Each year, a staggering 3,00,000 people are estimated to be killed on the road in India, according to the United Nations World Health Organization (WHO).
That is equivalent to more than 34 people every hour of every day.
World Day for Remembrance
As the planet commemorated the World Day of Remembrance for Road Traffic Victims on November 19 to provide a platform for road traffic victims and their families to remember, support and act, such figures should serve as a wake-up call to all of us.
We need immediate, coordinated and evidence-based interventions to boost road safety and drastically reduce the daily human tragedies behind the alarming statistics.
This will require strategic investments in road safety measures, concerted political will at the national, State and local levels, and a change of collective mindset — after all, every one of us is a road user in some way — to understand and tackle the scale and importance of the challenge.
Recently, the Government released a report that 2022 was the most fatal year for traffic crashes in India.
Measures needed to minimise accident
Priority areas must include enforcing the use of seatbelts not just for drivers but also for their passengers.
Wearing a seatbelt reduces the risk of death among drivers and front-seat occupants by 45% to 50%, and the risk of death and serious injuries among rear-seat occupants by 25%.
Similarly, helmet use must be enforced among motorcyclists as well as their pillion passengers. Correct helmet use can lead to a 42% reduction in the risk of fatal injuries.
Indeed, vulnerable road users, who include pedestrians, cyclists and the riders of two-wheelers, account for almost three quarters of road deaths in India.
And passengers unbelted in the back seat are not only risks to themselves upon impact but also to those in the front seat.
Speeding must be reduced and there can be no tolerance for drink-driving; a recent report by the Government revealed that speeding led to 70% of India’s road crash deaths.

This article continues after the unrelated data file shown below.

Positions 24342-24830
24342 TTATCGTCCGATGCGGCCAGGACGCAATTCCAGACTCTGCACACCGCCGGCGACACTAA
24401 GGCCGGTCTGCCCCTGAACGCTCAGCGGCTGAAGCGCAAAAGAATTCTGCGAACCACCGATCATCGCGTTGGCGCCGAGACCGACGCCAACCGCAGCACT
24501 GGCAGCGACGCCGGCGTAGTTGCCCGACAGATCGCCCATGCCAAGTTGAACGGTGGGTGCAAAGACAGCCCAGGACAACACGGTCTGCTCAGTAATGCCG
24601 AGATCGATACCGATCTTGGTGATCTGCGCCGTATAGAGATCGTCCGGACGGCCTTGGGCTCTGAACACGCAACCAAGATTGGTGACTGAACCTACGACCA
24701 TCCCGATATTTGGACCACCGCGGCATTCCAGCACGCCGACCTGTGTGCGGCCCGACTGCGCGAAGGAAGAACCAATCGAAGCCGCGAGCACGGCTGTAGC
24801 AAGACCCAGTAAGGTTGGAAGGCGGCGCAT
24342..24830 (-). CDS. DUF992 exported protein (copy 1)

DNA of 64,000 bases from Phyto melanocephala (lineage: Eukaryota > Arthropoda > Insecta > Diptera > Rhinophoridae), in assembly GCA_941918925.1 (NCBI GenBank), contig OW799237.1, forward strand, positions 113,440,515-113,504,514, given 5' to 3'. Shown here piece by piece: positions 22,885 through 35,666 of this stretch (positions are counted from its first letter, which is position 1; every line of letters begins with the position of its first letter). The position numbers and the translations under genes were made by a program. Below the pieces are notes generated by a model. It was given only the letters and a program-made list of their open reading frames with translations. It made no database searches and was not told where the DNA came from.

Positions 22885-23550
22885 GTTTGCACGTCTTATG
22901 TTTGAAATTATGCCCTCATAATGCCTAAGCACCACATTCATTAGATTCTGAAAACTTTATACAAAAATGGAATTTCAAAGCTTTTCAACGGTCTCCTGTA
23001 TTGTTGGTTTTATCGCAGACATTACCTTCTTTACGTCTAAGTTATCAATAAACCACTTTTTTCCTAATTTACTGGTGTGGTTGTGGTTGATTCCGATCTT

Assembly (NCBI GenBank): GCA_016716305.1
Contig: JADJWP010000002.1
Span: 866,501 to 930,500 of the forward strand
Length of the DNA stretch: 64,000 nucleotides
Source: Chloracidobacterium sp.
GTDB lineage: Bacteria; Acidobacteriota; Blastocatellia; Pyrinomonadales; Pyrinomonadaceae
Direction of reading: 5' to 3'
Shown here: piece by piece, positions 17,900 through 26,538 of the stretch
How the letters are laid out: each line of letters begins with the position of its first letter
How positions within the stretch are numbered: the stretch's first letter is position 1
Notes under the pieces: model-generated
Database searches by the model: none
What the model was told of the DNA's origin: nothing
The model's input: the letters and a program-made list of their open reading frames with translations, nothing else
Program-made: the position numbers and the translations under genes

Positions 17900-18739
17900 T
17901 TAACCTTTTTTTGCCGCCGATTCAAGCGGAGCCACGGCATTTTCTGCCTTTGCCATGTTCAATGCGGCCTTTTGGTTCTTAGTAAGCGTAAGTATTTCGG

Road infrastructure should be enhanced — too many roads are not in a safe condition, although government programmes in recent years have led to rapid improvements — and large-scale public awareness campaigns such as the new UN global campaign for road safety #MakeASafetyStatement, involving international celebrities, must be undertaken to secure behavioural changes.
The Sustainable Development Goals, created in 2015, include a target (3.6) to halve the number of global deaths and injuries from road crashes and a call (11.2) to make public transport safer, more affordable and more accessible to all.
The national government’s implementation of the Motor Vehicles (Amendment) Act, 2019, and enhanced data collection from road crashes, are impactful measures that will help experts better understand where and why crashes are occurring, and, therefore, how to reduce them
Police in the major cities, such as the capital, New Delhi, are adopting modern technologies such as intelligent traffic management systems to effectively regulate traffic flows in a much better way and minimise the potential for collision.
To help increase access to safe helmets, the Special Envoy has worked with helmet producers to produce a low-cost ventilated United Nations standard helmet, for under $20, including here in India.
Road safety is a complex and multi-dimensional challenge, but the benefits that come with addressing it can be equally profound.
What we need is a comprehensive safe-system approach as envisaged in the UN’s the Second Decade of Action for Road Safety 2021-2030, and full implementation of the Motor Vehicles (Amendment) Act 2019.
Ending the silent pandemic of road injuries will not only save lives but also strengthen the economy and improve the quality of life for everyone.
Source- The Hindu
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